1. Think like a TV producer.
Most clients start with one-way streaming to remote audiences. Does that remind you of anything? How about broadcast television?
Our most streaming-savvy clients give their audiences the broadcast TV treatment. Viewers watch a “show” that switches between presenters, their PowerPoint/Keynote decks, roll-in videos and even shots of the live audience. The presentation is often filmed with two cameras. It’s so different from the laptop webcam days of, well, last year.
Even in this “one-way” setup, you can drive engagement even higher by allowing remote participants to ask questions via text messaging and web-based live-polling applications like Pigeonhole Live or Poll Everywhere. Those questions are curated by a content team and passed on to the speakers to add to the “liveness” of the conversation.
What you can’t do at this level: engage multiple locations via live video feeds. The issue is latency: any remote offices you want to include visually would be on 15- to 30-second delays with this level of equipment.
This is where the next possibility kicks in …
2. Consider two-way real-time communication, which is now possible.
You may seek an even more engaging multi-site experience, cutting from your main location to remote "live reporters" or co-presenters in the manner of broadcast news, with delays of only a couple of seconds.
The big news for anyone who’s tried this before: we can now do it without cost-prohibitive satellite trucks. Instead we employ “Ultra Low Latency Streaming” solutions at the remote sites, integrated into your secure network infrastructure.
As you might imagine, there are cost and effort differences between one-way and two-way setups. We can present both scenarios to help you decide between the two.
3. Conduct site audits to understand current realities.
Before committing to anything, we do site audits to make sure your outgoing streaming locations have big enough pipes. Ideally, we want a 10 megabit per second dedicated upload connection, unthrottled by additional activity at that location during the hours of the livestream. Time permitting, you can always install a new connection if one isn’t already there.
If two-way communication is part of the plan, we audit remote sites as well. We may recommend having people in remote offices gather in a central conference room to avoid multiple individual streams bogging down that location.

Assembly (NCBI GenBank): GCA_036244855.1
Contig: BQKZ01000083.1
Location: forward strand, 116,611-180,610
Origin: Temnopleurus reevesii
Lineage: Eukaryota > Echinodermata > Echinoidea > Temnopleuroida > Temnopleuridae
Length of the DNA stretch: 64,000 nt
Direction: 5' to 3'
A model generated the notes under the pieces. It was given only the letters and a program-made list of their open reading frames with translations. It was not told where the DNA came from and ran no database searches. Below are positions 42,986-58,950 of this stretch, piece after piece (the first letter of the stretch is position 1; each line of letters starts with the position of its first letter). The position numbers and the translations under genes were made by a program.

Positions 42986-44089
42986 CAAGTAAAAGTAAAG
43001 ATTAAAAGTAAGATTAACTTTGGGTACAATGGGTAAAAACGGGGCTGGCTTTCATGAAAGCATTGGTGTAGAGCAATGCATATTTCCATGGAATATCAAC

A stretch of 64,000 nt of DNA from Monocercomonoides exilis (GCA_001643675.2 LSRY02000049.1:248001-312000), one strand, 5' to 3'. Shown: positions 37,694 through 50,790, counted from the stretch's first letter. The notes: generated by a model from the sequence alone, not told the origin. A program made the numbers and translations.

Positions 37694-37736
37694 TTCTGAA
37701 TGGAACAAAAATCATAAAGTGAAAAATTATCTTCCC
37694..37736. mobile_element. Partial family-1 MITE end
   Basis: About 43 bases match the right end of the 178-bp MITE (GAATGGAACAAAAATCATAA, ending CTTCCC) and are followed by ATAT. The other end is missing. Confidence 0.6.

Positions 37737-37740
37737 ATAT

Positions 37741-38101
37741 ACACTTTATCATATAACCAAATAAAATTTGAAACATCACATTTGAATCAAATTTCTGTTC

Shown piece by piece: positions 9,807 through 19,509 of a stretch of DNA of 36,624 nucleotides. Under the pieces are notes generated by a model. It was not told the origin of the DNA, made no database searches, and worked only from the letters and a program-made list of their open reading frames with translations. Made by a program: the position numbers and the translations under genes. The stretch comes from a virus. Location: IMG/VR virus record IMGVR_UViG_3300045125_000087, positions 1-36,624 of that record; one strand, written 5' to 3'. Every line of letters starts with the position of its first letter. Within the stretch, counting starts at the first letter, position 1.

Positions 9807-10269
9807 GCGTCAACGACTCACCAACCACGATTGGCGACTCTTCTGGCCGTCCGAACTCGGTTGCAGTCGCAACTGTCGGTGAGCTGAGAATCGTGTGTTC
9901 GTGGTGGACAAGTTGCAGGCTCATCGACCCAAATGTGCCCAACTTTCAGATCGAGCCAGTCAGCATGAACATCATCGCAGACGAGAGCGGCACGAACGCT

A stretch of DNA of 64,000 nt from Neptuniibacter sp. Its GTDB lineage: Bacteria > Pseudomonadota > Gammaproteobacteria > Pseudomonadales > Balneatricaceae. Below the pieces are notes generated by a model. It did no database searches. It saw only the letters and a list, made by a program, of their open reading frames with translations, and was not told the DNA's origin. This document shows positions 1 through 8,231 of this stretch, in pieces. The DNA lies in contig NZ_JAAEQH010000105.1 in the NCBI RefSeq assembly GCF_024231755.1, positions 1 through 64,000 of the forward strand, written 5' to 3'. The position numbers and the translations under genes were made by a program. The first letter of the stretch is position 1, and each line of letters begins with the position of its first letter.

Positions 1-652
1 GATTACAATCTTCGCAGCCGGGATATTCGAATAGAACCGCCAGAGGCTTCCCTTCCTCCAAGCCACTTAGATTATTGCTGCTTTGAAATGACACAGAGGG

4. Design your stream to be smart and well-distributed.
Whether you choose one-way or two-way communication, you’ll have beautiful high-definition feeds in all locations. The next step is to infuse that beauty with intelligence and distributed power.
The smarts come from using a platform that can sense the throughput capacity of the user’s receiving connection and adjust video quality accordingly. If viewers’ connections are strong, the stream plays in pristine HD. If their connection gets bogged down by network traffic, the stream temporarily adjusts quality to continue to play in real time, albeit more compressed.
The power part comes from distributing your feed, by using Content Delivery Networks (CDNs) that securely pool your feeds on remote redundant servers that lie closer to your people. This is especially important when communicating with far-flung audiences during peak hours.
5. Plan for a backup stream.
Our professional-grade streaming platform will lie at the center of the action, sending an HD signal out to the world through an equally professional-grade Content Delivery Network. People will often access that stream on your website, either through a user-friendly URL (yourcompany.com/streaming-event) or more privately behind the firewall.
As a backup (security-permitting), we often recommend sending the same signal out to the platforms we all know and love. Two out of three streaming events we produce stream simultaneously through Facebook Live, YouTube, Livestream or even Twitch. If one service goes down, the other is good to go.